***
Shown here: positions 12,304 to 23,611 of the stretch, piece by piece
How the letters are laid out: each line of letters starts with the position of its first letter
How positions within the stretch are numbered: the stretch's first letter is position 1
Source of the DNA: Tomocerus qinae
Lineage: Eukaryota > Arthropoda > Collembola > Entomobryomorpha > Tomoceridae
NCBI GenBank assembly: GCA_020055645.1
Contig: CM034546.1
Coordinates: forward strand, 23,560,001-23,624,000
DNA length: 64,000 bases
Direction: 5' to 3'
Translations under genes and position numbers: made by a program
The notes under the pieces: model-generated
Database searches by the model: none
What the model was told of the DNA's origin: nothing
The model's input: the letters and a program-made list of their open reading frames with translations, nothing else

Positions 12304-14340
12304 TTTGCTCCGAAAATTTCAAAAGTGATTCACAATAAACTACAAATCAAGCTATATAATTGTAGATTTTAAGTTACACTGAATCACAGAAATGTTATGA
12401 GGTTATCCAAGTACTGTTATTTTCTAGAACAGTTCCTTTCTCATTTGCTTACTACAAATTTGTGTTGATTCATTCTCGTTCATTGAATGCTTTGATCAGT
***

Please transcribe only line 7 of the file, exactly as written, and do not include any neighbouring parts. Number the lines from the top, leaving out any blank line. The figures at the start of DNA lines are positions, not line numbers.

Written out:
Contig: CM034546.1